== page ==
Source: Kantar Millward Brown, 2017

Source: Kantar Millward Brown, 2017

And, the majority of ads that did use storytelling still included an explicit delivery of information. Perhaps some marketers are brave enough use storytelling to generate engagement, but think they need to end with an explicit message to ensure the ad has the intended effect. We have seen many cases where this has been successful so we're not suggesting that it's wrong. However, as we saw with Amazon's 'Priest and Imam' ad, a well told story doesn't require any explanation.

The most viewed and most viral ads of 2016 provided many examples of great storytelling that benefit the brand.

One such ad was retailer, John Lewis' Christmas ad, 'Buster the Boxer', in which we see a little girl's Christmas present, a trampoline, enjoyed by wild animals, and then by her dog, Buster, on Christmas day.

This story works so well for John Lewis on a number of levels. It is thoroughly enjoyable, easy to understand, and differentiates the brand from other retailers. It has the ability not only to generate short term sales, but also to support the brand's longer term equity. Facial coding shows the ad has a high positive valence, with a gradual build in smiles, peaking at the end of the ad.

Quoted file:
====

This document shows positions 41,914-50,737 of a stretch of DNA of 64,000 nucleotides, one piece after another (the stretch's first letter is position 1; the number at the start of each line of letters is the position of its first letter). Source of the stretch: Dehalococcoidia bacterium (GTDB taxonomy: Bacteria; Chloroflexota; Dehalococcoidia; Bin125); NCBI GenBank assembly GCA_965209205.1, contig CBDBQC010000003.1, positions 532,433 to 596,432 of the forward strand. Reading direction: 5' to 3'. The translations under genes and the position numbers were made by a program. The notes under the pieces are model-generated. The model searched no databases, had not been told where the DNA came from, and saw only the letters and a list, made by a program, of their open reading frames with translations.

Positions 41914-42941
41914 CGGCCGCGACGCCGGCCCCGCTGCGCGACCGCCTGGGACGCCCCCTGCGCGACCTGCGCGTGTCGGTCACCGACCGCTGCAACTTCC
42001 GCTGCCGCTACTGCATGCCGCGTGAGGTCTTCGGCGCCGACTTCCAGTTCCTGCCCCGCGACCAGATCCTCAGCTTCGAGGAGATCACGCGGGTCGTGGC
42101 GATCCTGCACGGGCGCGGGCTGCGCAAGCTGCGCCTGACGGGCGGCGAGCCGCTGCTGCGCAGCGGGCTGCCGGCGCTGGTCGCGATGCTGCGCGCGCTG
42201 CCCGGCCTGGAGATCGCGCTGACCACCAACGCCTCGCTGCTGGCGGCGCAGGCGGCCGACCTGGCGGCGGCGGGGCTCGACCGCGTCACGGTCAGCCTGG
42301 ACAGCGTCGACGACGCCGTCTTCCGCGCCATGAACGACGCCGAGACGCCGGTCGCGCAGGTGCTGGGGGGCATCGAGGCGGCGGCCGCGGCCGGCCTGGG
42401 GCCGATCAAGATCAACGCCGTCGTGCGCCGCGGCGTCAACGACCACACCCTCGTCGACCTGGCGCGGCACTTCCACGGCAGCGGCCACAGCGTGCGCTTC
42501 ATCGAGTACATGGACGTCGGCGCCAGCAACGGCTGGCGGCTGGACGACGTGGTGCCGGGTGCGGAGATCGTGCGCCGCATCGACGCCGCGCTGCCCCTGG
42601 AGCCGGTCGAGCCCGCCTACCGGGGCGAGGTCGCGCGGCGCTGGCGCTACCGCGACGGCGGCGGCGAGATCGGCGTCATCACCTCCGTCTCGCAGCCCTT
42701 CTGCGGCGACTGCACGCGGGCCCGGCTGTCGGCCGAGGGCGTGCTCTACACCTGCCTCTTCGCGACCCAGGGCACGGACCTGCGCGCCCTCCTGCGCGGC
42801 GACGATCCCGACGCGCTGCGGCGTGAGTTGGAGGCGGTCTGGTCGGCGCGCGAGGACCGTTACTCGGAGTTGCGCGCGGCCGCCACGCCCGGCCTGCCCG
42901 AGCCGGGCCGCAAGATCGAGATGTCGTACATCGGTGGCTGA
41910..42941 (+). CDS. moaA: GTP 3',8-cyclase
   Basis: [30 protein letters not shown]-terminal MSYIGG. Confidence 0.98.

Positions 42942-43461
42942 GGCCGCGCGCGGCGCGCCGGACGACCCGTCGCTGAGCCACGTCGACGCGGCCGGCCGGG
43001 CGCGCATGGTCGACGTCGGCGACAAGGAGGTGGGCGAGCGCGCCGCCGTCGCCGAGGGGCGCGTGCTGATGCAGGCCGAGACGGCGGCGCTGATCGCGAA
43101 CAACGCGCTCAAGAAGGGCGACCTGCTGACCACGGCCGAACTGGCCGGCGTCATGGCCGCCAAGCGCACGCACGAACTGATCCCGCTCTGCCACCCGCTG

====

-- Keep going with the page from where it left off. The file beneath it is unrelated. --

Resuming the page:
John Lewis Story Triggers a Strong Positive Intuitive Response

Sources: Kantar Millward Brown, 2017; Metrics provided by Affdex for Market Research, Affectiva
Base size: John Lewis (90)

top 5% of ads

Short Term Sales Likelihood
top quarter of ads

Power Contribution
top 15% of ads

1.95 million YouTube shares

Another good technique used to deliver brand impressions is the filming of a staged event. One of the most viral ads from 2016, from Volkswagen in Norway, showed a driver backing up his car and trailer at high speed – through parking lots, roundabouts and intersections – to demonstrate the trailer assist feature. Much of the ad focuses on the reaction of other drivers and pedestrians.

In the UK, the Volkswagen ad is seen as very highly involving and facial coding reveals that emotional response builds during the ad, particularly towards the end when the secret is revealed. The ad clearly delivers the message of reversing with ease but the focus is on the trailer not the car. Despite the logo appearing on screen for the duration of the film, branding is poor, so the ad has limited ability to build impressions.

Volkswagen Trailer Assist - Backing Up

top 5% of ads

bottom 20% of ads

Brand different
bottom 50% of ads

641,000 YouTube shares